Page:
Extension continues due north but, then, terminates shortly to be a Harlem River Drive access. The accesses create two easterly short streets, deemed to be “Places,” and they are:

  • Malcombs Place, West 150th Street and the Adam Clayton Powell Jr. Boulevard terminus, at Harlem River, between West 151st and 153rd

Streets, runs southwest to Frederick Douglas Boulevard. Here, Harlem River Houses, a sprawling complex of lavish plantings comprises fourstory, red-brick, walkup wings, is masterfully sited to create a series of wide courts and ample open spaces.

  • St. Nicholas Place, at West 149th to 154th Street, and between St. Nicholas to Edgecombe Avenue, is included in the Sugar Hill Historic District Northeast Extension. It runs along Convent Avenue, which consists of 15-row houses and flats buildings, built between 1885 and 1909.

And finally, in the south central sector, is a fourth upgradable breadth, Marcus Garvey Memorial Park, a common really, which arises between West 120th to 124th Streets, at Fifth Avenue. This is an isolated protrusion, far too pronounced to have leveled. Alongside the dramatic schist outcropping, is an amphitheater, playground, and sports facility. Atop, the landmark fire station, a community warning tower bell, is notable and deserves special consideration as well. The park-side avenue, Mount Morris Park West, is a plethora of 125-year-old town houses. The three quite remarkable adjacent side-streets—each with rows and rows of landmark designated row houses— are treasures, too.

Sixteen Broad Avenues and Six Easterly Bridges

Nowhere in Manhattan is the relative connection between regular right-angle cross streets juxtaposed to wider avenues more pronounced than Uptown. City engineers were resolving the underlying rugged terrain demands, with ribbon parks. The commissioners had been distracted by the six miles of hurdles between. Plus, during the 60 years since the 1807-11 grid design deliberations, an awareness of open spaces evolved: their need, importance, as well as the benefit a planted common brings to the neighborhood. Overhead mass transit, moreover, rapidly leapfrogged the mass migration of established citizens and immigrants northward.

Additionally, a vital distinctiveness begins above 125th Street, as the island narrows northwesterly along the Harlem River. The geographic feature has an interrelationship with the movement of goods by freight to mainland markets. These factors created eastern Uptown grid design adaptions. Therefore, one easternmost avenue after another terminates, either in a planted plaza or as a Harlem River bridge egress or ingress, and the east-towest order, is:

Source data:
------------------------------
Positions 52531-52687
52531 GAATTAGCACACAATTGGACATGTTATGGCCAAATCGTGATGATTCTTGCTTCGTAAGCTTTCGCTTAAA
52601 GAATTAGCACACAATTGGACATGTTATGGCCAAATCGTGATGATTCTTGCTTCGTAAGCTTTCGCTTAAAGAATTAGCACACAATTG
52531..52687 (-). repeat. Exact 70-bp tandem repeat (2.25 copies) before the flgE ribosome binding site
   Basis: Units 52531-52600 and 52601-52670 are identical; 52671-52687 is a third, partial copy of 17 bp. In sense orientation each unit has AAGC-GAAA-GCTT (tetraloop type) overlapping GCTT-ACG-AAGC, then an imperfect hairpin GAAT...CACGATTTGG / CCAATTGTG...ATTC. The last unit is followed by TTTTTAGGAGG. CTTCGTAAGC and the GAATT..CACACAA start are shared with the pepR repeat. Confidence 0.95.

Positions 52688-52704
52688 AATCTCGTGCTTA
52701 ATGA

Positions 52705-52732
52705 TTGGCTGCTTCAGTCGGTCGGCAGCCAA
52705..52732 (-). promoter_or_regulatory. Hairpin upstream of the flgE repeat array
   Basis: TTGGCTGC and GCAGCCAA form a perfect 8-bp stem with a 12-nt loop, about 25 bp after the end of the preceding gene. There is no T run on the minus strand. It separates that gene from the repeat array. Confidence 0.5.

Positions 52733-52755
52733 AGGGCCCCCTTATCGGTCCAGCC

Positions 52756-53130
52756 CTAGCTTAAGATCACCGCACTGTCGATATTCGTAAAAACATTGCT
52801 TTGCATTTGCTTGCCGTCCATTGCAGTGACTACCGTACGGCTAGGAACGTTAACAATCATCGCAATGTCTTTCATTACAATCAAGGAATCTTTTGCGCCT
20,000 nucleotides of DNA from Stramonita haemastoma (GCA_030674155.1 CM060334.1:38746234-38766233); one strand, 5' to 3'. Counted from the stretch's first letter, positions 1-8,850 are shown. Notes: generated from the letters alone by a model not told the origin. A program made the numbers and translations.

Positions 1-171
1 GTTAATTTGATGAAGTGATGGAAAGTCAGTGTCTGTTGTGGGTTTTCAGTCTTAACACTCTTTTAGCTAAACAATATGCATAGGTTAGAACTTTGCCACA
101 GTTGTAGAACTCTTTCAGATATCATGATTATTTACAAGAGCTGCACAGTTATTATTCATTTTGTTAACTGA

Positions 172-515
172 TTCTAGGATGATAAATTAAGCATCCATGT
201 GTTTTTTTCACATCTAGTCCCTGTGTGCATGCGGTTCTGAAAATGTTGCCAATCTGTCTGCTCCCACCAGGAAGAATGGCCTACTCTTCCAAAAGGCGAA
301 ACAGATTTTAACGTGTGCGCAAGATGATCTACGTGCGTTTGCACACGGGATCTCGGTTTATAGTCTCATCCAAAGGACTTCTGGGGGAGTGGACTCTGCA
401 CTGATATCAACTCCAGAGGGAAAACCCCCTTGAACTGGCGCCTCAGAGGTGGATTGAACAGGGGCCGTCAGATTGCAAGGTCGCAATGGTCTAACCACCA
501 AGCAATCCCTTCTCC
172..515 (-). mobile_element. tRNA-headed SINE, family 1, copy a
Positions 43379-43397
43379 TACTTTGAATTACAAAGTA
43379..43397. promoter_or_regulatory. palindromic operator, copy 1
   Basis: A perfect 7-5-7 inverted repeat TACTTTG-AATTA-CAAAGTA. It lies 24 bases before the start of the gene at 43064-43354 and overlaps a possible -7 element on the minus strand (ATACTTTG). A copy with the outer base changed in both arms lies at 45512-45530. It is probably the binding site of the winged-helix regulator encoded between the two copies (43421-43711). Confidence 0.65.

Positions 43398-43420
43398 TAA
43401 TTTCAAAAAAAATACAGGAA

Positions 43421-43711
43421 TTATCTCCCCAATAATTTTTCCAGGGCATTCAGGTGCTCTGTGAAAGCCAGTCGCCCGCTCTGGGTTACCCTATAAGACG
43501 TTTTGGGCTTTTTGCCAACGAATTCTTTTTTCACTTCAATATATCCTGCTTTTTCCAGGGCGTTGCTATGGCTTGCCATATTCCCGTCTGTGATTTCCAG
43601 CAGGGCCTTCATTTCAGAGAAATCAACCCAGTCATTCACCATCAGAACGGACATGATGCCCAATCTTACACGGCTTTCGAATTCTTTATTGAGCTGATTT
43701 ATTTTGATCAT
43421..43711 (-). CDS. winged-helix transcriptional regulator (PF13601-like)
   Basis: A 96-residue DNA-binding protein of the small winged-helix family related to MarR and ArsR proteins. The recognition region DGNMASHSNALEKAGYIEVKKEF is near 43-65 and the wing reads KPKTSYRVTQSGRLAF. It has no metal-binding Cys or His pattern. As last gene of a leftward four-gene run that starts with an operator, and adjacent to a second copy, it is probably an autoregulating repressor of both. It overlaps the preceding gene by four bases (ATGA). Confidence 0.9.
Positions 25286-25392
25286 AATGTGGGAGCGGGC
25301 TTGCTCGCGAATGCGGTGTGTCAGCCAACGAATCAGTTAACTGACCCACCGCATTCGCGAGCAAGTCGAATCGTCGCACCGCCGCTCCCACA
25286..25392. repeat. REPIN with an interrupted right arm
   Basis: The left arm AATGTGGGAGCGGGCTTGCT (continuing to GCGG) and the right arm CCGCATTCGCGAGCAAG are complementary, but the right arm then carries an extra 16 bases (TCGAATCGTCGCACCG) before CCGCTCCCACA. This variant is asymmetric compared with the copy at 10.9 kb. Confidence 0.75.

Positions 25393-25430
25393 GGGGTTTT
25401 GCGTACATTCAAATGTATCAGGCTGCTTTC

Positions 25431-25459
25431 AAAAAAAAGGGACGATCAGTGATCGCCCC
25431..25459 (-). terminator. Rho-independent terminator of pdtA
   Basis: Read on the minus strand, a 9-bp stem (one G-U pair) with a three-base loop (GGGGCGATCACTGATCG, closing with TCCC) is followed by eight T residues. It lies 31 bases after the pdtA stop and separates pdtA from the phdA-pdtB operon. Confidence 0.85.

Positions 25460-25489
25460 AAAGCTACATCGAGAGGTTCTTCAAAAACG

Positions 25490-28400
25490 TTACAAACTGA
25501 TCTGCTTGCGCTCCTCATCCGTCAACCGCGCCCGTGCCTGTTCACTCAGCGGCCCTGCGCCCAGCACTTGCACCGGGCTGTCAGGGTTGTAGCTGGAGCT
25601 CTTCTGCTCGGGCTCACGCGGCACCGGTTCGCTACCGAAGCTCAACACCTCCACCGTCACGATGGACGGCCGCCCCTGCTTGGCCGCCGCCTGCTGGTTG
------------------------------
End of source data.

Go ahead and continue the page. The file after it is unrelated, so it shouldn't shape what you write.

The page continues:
• First Avenue, at East 125th Street, leads to the RFK (Triborough) Bridge;
  • Second and Third Avenues, at East 128th Street, leads to the Willis Avenue Bridge;
  • Park Avenue, ends at East 132nd Street;
  • Lexington Avenue, at East 131th Street, leads to the Third Avenue Bridge;
  • Madison Avenue, at East 138th Street, leads to the Madison Avenue Bridge
  • Fifth Avenue, ends at East 143rd Street,
  • Sixth Avenue, Malcomb X Boulevard, at 145th Street, leads to the 145th Street Bridge;
  • Seventh Avenue, Adam Clayton Powell Jr. Boulevard, at West 155th Street, leads to the Macombs Dam Bridge;
  • Eighth Avenue (as Central Park West) becomes Frederick Douglass

Boulevard, which ends on West 157th Street;

  • Ninth (Columbus) Avenue terminates at Central Park North, West 110th Street, and thereafter Columbus Avenue splits as Manhattan and Morningside Avenues.

Three avenues do run continuously throughout Harlem and from east to west, they are: 1) Amsterdam Avenue, 2) Broadway, and 3) Riverside Drive (Claremont, too, for eleven blocks, in Morningside Heights only). The numerous important cross streets, from south to north, are:

  • East 96th and 103rd Streets, which run from the East River to Fifth Avenue;
  • East 110th Street becomes Central Park North, and then continues through Morningside Heights (to Riverside Drive) as Cathedral Parkway;  East and then West 116th run continuously to Frederick Douglass Boulevard, ending at Morningside Park, and then picking up again (after the Columbia-Barnard campus), at Broadway to Riverside Drive;